A TWIST ON THE JAMES GANG
Oregon running back LaMichael James is as dangerous as they come. The junior has three straight 1,500-yard rushing seasons - something Ron Dayne didn't do - while averaging 6.6 yards per carry and scoring 52 touchdowns for his career. The Ducks are 25-0 when he has at least 100 yards on the ground. But there is a common theme for the five losses he's experienced at Oregon. James was held to less than 80 yards rushing in each, scoring two TDs and averaging 4.0 yards per carry. It's happened twice this season - vs. LSU and Southern Cal - and his longest runs from scrimmage in those games were 13 and 9 yards, respectively.
A LOT HAPPENS IN 100 SECONDS
Much is made of the up-tempo, quick-strike Oregon offense. The Ducks have 13 scoring drives that spanned a minute or less (including 12 that resulted in touchdowns) and 28 scoring drives that lasted 100 seconds or less (including 26 that produced TDs). Would you believe the Badgers are even quicker? They also have 28 scoring drives that lasted 100 seconds or less this season (26 finishing up with touchdowns) and 16 that took a minute or less (14 resulting in touchdowns). This is why many believe this matchup will be a dizzying offensive bonanza.
Eleven Football Bowl Subdivision quarterbacks threw for 30 touchdowns or more this season, but only four were doing it for the second consecutive year. One was Darron Thomas of Oregon, who matched his output of 30 TD throws from 2010 while reducing his interceptions from nine to six. His duel with UW counterpart Russell Wilson is unique in that it's one of two BCS games pitting QBs in the 30-touchdown pass club. The other is the Fiesta Bowl where Oklahoma State's Brandon Weeden (34 TDs) faces Stanford's Andrew Luck (35). The Badgers don't often face quarterbacks this productive through the air. Since 2000 the list of opposing quarterbacks UW has faced with 30 or more TD passes in a season includes Colt Brennan of Hawaii in 2005, Kyle Orton of Purdue in '04 and David Carr of Fresno State in '01.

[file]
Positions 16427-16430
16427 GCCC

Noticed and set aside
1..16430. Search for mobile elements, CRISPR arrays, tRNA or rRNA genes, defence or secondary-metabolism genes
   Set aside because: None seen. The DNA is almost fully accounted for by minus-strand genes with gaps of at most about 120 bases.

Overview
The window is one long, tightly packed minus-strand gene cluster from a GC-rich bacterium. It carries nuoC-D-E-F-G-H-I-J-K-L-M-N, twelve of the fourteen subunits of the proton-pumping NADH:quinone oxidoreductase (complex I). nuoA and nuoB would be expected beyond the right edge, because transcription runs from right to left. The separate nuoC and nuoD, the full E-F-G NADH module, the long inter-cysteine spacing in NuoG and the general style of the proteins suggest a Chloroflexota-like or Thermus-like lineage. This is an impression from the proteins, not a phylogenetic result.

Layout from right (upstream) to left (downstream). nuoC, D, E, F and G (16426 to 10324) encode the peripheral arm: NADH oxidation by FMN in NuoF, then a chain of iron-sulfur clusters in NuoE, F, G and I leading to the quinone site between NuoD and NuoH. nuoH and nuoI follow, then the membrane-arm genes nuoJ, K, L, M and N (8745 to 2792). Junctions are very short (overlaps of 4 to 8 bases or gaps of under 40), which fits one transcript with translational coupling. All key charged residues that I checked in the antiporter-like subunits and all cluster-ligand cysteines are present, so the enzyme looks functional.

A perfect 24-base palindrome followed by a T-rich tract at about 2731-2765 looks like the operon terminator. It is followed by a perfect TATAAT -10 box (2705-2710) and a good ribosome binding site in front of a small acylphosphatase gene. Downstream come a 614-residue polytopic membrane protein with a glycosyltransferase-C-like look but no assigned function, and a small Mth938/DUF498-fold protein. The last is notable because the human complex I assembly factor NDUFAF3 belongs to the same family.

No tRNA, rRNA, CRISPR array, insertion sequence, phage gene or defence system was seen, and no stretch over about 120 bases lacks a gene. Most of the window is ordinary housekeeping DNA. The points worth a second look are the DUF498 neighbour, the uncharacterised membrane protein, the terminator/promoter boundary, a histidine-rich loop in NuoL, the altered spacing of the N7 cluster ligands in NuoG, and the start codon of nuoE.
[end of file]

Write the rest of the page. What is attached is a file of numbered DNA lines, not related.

Oregon opponents wrack their brains trying to devise ways to slow that fast-paced offense. The Ducks thrive on tempo, trying to run plays as fast as possible, trying to generate a lethal combination of fatigue and confusion. But TV timeouts in nationally televised games like this are pace-killers. Oregon offensive coordinator Mark Helfrich said the phenomenon is real and it's been addressed in practices leading up to the Rose Bowl. It might help explain why the last two BCS bowl appearances by the Ducks have seen them fail to rush for 100 yards (vs. Auburn in the 2010 national title game) and pass for 100 (vs. Ohio State in the 2009 Rose Bowl).
FINDING THE COMFORT ZONE
Oregon players and coaches say the key to limiting the Badgers on offense is to put them in second-and-long and third-and-long situations, thus removing the threat of play-action schemes. "We're going to have to stop the run and get them into uncomfortable downs," senior cornerback Anthony Gildon said, "because if they have second-and-short all day then they are going to feel real comfortable and they are going to be able to do everything that they want to do." By the way, UW has the second-best third-down conversion ratio in the nation at 54.1 percent, while the Ducks rank 40th in third-down defense, allowing conversions 37.5 percent of the time.